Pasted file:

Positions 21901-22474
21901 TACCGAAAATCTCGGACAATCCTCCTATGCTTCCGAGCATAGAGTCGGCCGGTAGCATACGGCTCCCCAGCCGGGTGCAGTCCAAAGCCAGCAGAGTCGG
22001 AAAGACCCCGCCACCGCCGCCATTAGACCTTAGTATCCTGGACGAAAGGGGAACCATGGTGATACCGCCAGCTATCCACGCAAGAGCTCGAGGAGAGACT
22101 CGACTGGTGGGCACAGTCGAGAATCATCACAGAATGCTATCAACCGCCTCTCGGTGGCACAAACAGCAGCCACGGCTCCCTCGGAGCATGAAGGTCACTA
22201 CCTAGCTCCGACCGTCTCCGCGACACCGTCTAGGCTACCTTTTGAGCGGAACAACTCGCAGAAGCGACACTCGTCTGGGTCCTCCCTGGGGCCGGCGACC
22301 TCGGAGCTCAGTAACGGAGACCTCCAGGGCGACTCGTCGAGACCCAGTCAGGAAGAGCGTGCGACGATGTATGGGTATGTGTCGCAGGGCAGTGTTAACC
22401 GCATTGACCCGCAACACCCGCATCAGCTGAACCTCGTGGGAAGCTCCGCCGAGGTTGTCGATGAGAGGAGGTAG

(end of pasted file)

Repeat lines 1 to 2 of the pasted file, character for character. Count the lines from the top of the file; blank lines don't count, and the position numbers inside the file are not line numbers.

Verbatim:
Positions 21901-22474
21901 TACCGAAAATCTCGGACAATCCTCCTATGCTTCCGAGCATAGAGTCGGCCGGTAGCATACGGCTCCCCAGCCGGGTGCAGTCCAAAGCCAGCAGAGTCGG